Acting Now for Lasting Change

18 Feb

Sustainability and economic development spurred by manufacturing have recently become more prominent fixtures in the national political discourse. The Obama Administration has made a pitch to the American people (and, to a lesser degree, the U.S. Congress) to start calling for bold action on issues of climate change and to demand a coherent policy framework to retain and attract more good-paying, advanced manufacturing jobs to U.S. shores. How much of this rhetoric translates to action is yet to be seen, but we can start looking at policy interventions and new tools that show promise in these arenas. A few months back, we noted that policymaking at all levels of government takes coordination and collaboration – and this is especially true in the areas of climate change and economic development.

This month, we look at the policy landscape surrounding renewable energy production, new developments in the effort to attract advanced manufacturing clusters, and partnerships that train workers for highly-skilled manufacturing work.  We have also invited Ginny Browne from the Participatory Budgeting Project to give us an update about the participatory budgeting process currently underway in Vallejo. Given the complexities and long-term focus needed to move the needle on these issues, it is clear that collaborative models are best suited to help address some of the most pressing problems. Simultaneous investments in innovation and people are essential elements for success.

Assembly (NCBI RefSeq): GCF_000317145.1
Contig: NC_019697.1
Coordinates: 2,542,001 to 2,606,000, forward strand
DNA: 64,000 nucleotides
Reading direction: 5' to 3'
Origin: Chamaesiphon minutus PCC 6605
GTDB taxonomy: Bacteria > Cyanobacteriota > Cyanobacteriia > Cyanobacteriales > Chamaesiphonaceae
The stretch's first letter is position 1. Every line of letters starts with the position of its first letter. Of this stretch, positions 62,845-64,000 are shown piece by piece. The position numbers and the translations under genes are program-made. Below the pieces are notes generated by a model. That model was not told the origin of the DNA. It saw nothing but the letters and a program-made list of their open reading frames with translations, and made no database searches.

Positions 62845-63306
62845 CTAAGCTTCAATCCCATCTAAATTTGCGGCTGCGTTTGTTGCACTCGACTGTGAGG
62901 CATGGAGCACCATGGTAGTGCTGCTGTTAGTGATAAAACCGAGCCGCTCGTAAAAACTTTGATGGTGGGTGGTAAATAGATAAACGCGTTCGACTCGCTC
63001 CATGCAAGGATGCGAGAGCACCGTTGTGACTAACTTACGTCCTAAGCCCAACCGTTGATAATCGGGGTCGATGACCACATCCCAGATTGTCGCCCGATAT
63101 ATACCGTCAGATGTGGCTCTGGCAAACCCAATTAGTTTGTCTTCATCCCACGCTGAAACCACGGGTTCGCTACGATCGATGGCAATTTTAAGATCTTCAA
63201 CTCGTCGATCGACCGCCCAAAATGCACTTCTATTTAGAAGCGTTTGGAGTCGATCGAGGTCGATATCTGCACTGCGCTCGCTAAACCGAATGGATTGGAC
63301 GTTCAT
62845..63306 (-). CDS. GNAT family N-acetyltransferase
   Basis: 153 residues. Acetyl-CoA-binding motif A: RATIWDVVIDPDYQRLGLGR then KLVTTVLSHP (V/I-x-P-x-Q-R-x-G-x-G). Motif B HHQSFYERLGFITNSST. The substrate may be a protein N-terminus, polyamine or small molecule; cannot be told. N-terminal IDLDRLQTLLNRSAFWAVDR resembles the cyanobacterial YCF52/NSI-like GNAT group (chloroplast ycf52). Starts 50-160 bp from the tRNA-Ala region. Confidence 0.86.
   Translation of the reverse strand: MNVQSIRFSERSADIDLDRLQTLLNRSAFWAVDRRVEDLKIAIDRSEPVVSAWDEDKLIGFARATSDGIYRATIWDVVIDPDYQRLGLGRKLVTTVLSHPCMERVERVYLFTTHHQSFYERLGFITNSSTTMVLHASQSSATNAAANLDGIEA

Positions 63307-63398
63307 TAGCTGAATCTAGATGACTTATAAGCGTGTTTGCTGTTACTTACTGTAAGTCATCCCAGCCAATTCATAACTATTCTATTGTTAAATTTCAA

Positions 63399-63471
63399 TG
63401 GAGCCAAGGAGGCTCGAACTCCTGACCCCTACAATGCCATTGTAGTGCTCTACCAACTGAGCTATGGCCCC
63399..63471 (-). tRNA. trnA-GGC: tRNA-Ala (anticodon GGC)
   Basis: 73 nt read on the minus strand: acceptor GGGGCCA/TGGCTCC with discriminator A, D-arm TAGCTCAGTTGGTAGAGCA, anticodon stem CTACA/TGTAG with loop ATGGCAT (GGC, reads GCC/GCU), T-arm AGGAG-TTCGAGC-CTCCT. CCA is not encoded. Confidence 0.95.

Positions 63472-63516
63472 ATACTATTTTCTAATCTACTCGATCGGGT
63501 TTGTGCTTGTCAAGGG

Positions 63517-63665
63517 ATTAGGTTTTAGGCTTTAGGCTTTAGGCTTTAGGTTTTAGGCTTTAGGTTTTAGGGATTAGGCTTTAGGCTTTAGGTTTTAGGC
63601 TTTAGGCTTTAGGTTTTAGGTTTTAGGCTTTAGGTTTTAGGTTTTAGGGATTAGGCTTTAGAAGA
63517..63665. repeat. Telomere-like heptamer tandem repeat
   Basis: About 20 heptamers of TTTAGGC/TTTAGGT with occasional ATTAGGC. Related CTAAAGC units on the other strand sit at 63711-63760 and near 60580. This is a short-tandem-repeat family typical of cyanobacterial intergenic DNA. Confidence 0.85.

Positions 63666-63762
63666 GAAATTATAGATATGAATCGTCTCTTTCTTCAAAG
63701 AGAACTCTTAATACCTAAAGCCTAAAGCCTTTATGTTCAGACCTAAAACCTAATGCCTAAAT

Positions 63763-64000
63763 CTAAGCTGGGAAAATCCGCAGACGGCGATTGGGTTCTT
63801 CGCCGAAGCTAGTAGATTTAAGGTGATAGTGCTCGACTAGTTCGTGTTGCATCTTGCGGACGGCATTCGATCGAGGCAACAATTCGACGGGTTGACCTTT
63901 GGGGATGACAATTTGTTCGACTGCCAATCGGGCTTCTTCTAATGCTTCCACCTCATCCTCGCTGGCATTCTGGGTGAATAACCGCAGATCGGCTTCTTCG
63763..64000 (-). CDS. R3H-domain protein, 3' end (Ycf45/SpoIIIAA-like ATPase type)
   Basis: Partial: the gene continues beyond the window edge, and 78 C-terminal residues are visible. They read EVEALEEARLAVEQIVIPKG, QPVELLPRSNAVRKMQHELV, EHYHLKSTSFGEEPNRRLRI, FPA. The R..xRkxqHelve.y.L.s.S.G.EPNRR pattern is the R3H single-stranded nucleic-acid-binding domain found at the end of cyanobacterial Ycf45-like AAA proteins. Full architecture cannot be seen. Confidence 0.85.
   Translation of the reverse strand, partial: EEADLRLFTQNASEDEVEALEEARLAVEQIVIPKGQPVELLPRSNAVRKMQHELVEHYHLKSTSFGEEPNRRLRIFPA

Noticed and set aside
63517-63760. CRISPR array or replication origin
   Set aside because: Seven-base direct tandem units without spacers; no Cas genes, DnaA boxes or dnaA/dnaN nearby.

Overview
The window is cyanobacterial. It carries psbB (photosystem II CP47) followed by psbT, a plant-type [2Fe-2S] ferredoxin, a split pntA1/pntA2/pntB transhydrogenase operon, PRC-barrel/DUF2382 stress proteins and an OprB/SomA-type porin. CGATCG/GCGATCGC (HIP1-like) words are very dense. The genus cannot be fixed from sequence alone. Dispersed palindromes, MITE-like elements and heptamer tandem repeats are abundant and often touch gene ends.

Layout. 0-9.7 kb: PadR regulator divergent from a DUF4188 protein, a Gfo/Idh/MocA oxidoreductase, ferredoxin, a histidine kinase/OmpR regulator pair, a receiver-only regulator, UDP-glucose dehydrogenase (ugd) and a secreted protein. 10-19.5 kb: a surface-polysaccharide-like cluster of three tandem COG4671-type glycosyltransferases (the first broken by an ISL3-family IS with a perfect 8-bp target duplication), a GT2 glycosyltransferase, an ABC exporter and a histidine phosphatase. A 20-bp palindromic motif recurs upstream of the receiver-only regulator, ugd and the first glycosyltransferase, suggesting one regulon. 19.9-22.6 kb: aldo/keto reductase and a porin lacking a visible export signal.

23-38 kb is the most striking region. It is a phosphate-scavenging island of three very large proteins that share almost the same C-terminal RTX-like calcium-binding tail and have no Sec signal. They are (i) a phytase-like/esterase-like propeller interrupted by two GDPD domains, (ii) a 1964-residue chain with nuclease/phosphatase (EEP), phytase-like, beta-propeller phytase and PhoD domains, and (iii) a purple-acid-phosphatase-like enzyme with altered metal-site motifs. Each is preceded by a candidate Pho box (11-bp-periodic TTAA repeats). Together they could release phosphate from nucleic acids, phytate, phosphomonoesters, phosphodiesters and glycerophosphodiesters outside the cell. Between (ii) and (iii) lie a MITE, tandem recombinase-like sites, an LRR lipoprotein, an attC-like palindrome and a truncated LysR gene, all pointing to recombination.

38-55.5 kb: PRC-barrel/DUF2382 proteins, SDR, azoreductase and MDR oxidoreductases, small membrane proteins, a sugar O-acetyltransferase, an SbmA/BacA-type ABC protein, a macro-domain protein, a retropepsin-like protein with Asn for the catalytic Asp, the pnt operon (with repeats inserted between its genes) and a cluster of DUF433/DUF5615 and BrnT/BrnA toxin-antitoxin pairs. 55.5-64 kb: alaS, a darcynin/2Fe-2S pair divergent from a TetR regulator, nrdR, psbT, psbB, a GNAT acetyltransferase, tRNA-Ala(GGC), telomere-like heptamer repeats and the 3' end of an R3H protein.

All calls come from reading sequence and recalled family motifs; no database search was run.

Sincerely yours,

Cecilia V. Estolano | Jennifer LeSar | Katherine A. Perez-Estolano

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